Friday, September 16, 2005

Build a Bridge and Get Over It!

Last night I went to one of the groups at the Gay & Lesbian Center in our city. All the guys wrote one question on a paper and put them in a central pot. Then the moderator chose a question for the group to talk about. After everyone who had something to say finished, we went on to the next question. I hear that the questions and discussions can be pretty raw at times - depending on the questions that the group happens to put in on any given night. Tonight, a few of the questions were things like "What's the importance of masculine figures in the gay community?" or "What's the importance of a gay role model?" Two interesting ones were "Can you be bought and at what price?" and "Have you ever considered changing yourself to be straight through an Exodus-type program?"

Tonight I went to another group at the Center. There was a small handful of men and it was more of a free-flowing group where each person could talk about whatever they wanted to talk about. In context to my story, I naturally shared the role of faith in my life and how it relates to being gay and "coming out". This sparked an interesting and natural discussion about religion, faith, spirituality, and the Church's hostility towards gay people. It was obvious that one person in particular was very much hurt by the Church and so he naturally went into the "self-justification of why he doesn't listen to anything related to Church or religion" mode. It's funny how some people go on and on about why they don't like Church as if to preempt any attempts by the Christian to proselytize them. The conversations were rich and fresh about spirituality though - not everyone was hostile towards God, but everyone agreed that they perceive alot of hostility from the Church towards them.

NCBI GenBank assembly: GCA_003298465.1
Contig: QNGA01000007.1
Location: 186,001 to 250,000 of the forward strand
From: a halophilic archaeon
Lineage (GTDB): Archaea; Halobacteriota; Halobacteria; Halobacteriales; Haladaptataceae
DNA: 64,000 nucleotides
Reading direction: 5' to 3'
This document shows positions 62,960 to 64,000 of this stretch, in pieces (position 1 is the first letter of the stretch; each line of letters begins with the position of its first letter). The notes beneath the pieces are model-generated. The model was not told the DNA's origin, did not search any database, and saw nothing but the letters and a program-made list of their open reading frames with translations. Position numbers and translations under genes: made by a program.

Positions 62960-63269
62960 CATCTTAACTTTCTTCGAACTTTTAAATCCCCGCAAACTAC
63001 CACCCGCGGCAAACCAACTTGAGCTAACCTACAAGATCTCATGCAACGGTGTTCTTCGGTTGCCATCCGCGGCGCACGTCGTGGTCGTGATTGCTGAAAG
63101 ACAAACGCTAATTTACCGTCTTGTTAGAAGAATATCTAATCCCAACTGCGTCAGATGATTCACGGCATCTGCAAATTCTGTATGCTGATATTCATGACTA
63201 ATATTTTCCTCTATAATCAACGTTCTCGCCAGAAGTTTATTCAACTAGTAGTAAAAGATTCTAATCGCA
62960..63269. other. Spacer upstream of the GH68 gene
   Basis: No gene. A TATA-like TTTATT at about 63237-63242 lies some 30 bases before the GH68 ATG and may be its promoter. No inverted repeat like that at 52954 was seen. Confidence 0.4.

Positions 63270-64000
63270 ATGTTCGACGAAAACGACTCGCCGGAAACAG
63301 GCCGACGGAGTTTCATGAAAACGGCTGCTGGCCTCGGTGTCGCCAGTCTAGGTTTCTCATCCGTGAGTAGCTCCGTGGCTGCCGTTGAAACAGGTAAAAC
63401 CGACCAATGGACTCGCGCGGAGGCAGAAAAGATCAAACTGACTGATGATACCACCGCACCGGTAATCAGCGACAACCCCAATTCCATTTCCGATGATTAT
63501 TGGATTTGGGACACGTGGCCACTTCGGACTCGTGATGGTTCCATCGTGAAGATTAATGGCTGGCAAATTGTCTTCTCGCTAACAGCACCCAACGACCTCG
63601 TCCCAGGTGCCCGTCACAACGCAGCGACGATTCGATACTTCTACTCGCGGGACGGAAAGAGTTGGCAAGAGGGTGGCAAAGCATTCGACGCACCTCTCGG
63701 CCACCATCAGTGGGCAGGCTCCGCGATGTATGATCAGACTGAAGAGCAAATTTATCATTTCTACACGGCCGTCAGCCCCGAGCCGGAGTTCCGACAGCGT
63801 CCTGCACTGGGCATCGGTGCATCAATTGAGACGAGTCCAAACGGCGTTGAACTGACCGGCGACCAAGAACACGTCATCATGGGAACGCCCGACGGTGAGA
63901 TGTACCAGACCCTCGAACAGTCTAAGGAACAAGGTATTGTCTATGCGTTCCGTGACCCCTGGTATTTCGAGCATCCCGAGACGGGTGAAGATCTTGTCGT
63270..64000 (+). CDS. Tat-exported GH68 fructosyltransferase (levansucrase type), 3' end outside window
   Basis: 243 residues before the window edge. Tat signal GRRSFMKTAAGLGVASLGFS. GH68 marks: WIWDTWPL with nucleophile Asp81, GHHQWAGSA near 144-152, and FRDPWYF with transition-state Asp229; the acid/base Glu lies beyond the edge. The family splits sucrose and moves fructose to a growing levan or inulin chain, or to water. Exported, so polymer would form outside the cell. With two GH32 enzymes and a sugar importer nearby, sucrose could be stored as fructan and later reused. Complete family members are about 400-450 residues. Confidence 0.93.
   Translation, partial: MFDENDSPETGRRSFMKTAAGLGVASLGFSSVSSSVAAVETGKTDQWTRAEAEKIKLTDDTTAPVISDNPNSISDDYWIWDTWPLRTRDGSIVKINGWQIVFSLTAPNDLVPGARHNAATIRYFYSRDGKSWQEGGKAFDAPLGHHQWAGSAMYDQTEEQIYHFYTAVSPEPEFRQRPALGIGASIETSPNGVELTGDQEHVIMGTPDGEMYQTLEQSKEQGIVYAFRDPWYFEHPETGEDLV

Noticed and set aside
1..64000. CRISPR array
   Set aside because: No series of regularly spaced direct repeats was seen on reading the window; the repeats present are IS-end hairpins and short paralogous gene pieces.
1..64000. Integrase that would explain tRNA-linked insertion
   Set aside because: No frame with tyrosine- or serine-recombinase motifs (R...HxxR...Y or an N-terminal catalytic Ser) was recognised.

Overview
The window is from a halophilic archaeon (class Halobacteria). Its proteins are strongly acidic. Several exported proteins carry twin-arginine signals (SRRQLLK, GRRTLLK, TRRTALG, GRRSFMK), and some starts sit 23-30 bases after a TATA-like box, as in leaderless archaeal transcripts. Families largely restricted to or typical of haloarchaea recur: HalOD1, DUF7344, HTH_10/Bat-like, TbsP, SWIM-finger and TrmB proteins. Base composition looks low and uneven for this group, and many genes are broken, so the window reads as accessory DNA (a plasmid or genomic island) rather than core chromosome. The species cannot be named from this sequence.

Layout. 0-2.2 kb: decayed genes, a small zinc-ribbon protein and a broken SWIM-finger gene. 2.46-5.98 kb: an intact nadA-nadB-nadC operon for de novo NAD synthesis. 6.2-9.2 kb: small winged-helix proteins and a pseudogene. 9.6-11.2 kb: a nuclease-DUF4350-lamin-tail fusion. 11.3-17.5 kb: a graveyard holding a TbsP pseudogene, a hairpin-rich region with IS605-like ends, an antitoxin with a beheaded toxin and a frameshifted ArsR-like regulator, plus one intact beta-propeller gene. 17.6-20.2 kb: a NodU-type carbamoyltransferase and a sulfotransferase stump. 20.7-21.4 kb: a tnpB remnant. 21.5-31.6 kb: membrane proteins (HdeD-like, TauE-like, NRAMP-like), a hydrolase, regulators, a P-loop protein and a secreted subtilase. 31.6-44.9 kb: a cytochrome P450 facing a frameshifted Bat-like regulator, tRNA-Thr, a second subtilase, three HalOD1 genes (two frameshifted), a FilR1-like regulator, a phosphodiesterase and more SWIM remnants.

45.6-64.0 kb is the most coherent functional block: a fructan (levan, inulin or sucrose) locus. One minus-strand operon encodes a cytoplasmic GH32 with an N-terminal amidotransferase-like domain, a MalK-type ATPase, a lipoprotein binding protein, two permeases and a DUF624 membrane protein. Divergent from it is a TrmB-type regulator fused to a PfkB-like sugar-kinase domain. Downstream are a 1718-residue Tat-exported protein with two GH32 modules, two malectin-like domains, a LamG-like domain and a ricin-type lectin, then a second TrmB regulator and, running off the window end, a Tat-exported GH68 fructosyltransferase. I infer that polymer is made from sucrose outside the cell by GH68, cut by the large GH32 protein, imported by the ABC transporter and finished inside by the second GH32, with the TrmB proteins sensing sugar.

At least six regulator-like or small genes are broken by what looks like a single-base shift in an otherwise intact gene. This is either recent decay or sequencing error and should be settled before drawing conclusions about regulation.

It was actually pretty typical to hear the hostility towards programs like Exodus. The perception of the Church as a whole is pretty much - Exodus - that all the Church wants to do is change them into being something they're not or to convert them into being straight. Isn't it funny that rather than being known for their love, Christians are known for their unacceptance? For some people, converting to be a "Christian" means converting to be "straight". Not gonna happen. Whether or not the Church as a whole is unaccepting of gay people or not, the important thing is that this is how the Church is often perceived by them. If the Church is going to be effective in connecting with the gay community at all, they are going to have to shift their attitude and approach. They are going to have to really demonstrate sincere love and an interest to build a genuine relationship (minus the agenda).